Cold Shoulder From Scott Walker's Office Over Wisconsin Gubernatorial Dispute

Jenny Erikson

jenny erikson
Photo by Kristen Bons
I really love my job. Seriously. I work at home on my couch, and let's face it, there's never a dull moment in politics. One of my favorite things is people sending me pieces of information that they think I'd be interested in.

This morning, someone sent a link to some information on a conference call to be held by Wisconsin Gubernatorial candidate Scott Walker. His main opponent in the Republican primary, Mark Neumann, has claimed that Walker increased spending by 35 percent during his time as Milwaukee County Executive.

Scott Walker claims this is a lie based on cooked books by Neumann's team and bloggers at One Wisconsin Now

I didn't really understand the blurb on Walker's website addressing this issue.

It appears that Mark Neumann is using the same cooked up numbers from the bloggers at One Wisconsin Now for a "comparison." What Neumann has conveniently left out, is that Scott had the foresight to take advantage of one-time, low interest federal government Build America Bonds by proposing three years of building in one -- a move that saved the taxpayers $3 million. Without these bonds Scott's 2010 capital budget reduces spending by 4.9%. Voters are smart enough to look at the hundreds of millions of dollars Scott has saved for the taxpayers, instead of listening to the rhetoric and skewed numbers coming from the Neumann campaign and One Wisconsin Now. 

What does that even mean? Are Neumann's numbers really wrong? Instead of a runaround about bonds over building in one year or three years or whatever, can I just see his budget and whether he increased or decreased spending during his time in office?

Show me the money, people.

I don't think that's too much to ask. If Walker really did decrease spending as he claims, then what's so hard about showing me on paper? So I thought I'd try to get onto the conference call and ask about the numbers.

Using my Smart Girl Politics credentials, I called the contact person listed on the website, Michael Brickman. The call was still an hour out at that point.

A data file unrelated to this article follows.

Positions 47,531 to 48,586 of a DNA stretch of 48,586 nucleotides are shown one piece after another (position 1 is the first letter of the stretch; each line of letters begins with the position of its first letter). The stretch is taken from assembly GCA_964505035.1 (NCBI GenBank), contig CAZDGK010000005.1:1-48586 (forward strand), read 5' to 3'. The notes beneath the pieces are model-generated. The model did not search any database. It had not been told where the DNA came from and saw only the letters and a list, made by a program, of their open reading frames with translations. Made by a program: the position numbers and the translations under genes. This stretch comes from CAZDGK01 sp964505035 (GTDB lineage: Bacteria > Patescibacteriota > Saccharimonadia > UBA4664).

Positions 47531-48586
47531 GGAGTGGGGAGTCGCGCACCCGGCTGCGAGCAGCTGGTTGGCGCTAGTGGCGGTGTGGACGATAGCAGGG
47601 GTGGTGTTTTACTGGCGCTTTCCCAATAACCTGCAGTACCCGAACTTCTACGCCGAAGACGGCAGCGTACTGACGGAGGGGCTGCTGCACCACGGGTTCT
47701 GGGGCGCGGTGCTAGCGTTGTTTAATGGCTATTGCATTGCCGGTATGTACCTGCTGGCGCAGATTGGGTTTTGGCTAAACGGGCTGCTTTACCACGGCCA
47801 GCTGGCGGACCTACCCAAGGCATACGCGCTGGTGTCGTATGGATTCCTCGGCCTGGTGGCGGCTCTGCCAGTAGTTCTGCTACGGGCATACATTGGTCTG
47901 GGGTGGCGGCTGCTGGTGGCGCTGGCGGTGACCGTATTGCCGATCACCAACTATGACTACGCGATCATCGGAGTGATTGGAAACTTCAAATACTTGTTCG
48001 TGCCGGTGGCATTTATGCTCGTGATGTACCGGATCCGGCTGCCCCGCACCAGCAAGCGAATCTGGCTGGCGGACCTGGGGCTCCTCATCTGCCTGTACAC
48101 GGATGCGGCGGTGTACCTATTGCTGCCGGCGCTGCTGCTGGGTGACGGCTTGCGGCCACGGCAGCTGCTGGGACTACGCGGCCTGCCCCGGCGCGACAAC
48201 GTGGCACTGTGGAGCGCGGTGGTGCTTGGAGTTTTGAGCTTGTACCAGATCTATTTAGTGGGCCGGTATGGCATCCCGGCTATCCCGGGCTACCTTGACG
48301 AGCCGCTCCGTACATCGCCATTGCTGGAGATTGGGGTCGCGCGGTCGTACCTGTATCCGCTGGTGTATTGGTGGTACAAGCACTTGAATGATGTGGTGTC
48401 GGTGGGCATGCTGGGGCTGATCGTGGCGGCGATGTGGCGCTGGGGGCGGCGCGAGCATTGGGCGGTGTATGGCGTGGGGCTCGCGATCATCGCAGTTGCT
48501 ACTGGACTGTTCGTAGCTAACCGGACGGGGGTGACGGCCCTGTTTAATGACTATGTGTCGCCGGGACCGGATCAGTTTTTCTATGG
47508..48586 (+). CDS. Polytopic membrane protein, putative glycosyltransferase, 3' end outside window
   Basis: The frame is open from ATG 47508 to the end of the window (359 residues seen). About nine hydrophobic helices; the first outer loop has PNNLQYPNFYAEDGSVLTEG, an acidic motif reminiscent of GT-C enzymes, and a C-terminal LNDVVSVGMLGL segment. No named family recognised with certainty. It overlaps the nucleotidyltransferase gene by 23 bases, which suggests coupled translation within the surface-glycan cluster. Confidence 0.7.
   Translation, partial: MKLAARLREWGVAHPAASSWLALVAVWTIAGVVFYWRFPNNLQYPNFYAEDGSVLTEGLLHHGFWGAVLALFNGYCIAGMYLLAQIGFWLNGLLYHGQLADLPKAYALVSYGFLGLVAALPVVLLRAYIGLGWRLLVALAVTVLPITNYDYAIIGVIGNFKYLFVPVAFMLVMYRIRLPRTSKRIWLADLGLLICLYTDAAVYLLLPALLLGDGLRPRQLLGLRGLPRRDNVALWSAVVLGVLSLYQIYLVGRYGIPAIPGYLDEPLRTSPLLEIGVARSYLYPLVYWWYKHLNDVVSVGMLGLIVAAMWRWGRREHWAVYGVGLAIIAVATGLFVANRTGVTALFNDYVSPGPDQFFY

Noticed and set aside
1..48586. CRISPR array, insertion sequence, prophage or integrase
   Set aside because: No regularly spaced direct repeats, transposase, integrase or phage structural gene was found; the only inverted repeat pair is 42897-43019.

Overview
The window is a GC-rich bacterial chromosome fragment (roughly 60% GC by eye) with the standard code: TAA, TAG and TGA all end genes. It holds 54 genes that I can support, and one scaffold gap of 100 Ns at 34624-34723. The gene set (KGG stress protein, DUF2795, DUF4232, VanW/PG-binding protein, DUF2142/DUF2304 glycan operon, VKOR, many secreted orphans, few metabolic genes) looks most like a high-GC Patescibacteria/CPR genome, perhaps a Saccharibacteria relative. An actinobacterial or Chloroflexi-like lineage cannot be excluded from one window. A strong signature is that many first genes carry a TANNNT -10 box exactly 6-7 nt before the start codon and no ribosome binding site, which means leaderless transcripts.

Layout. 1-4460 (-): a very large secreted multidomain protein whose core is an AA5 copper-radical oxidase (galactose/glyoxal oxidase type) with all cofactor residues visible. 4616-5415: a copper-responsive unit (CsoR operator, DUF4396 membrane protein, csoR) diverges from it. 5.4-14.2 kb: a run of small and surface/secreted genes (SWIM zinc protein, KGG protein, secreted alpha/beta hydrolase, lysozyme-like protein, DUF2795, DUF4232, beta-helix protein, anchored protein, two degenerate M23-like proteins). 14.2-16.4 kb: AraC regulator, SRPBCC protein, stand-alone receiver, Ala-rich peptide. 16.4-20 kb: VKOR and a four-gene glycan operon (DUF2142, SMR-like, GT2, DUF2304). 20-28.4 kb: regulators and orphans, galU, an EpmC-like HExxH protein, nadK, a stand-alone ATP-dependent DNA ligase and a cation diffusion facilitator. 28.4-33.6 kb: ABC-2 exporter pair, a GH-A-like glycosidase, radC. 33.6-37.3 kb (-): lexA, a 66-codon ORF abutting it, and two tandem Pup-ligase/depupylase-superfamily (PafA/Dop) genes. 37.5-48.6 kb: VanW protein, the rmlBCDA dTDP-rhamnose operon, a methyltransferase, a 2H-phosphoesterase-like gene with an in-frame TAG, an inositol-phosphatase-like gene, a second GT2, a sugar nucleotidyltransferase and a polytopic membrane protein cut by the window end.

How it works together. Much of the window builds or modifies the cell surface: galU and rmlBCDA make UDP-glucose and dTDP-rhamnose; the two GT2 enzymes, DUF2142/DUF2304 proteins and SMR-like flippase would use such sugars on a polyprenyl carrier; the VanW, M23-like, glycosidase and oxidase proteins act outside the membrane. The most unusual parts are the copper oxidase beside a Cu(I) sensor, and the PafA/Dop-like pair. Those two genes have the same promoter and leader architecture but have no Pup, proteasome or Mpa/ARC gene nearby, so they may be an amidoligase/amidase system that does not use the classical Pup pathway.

"Hi, I'm Jenny Erikson with Smart Girl Politics, and I'd like to be on Mr. Walker's conference call over the disputed budget numbers with Mark Neumann," I (very politely) requested.

"Who?" Wow, super-friendly.

"Jenny Erikson. I'm with Smart Girl Politics, an online conservative organization with over 20,000 members. I host a weekly political podcast for them, and I was hoping to be a part of the conference call today."

"How did you find out about it?" he asked me bluntly and brusquely.

I was a bit caught off guard. I felt like I was being interrogated for wanting to be part of a conference call supposedly for the press. If it wasn't supposed to be open to bloggers or podcasters like myself, why list the information on a public website?

"Uh," I responded, "someone sent me an email with a link to your contact information ..."

"But who sent you the email?" he demanded to know.

"I really don't know. I get a lot of emails from people with interesting information. I thought this topic was interesting and important, and I'd like to hear Scott Walker defend himself over the discrepancies in the budget numbers." There was a pause. I decided to add, "Is that a problem?"

"No," he said finally. "Let me get your contact information and I'll send you the call-in information."

I was excited to be included and eager to hear Mr. Walker's argument. I was also a little nervous to ask my question, but knew it wouldn't be a problem if he had nothing to hide.

Five minutes before the call was supposed to start, I hadn't received my call-in instructions. So I did what any intrepid reporter would do. I called again. A woman answered the phone and I asked to speak with Michael Brickman. I was put on hold for a few minutes, and the same lady picked up the phone again, answering it like I was an incoming call.

"Hi, it's still Jenny Erikson, on hold for Michael Brickman," I said cheerfully.

"You're still holding?" she asked.

"Yeah, I know there was a conference call, and I thought he was going to email me the number ... I never got an email and didn't know what was going on but ... "

‘Your name please?" she interjected.

She took down my name and phone number and assured me that Mr. Brickman was probably on another call and would get back to me right away.

As I'm writing this, the conference call has long since ended, and I've had no word back from anyone at the Walker campaign office.

Something about this isn't sitting right with me. Why did Mr. Brickman demand to know how I received the information about the call, in light of the fact that it was posted on his candidate's public website? Why did he say he'd send the call-in instructions and not follow through? Why refuse to speak to me when I called a second time?

Is Scott Walker's office hiding something, or are they just rude in general? Either way, I'm not impressed.


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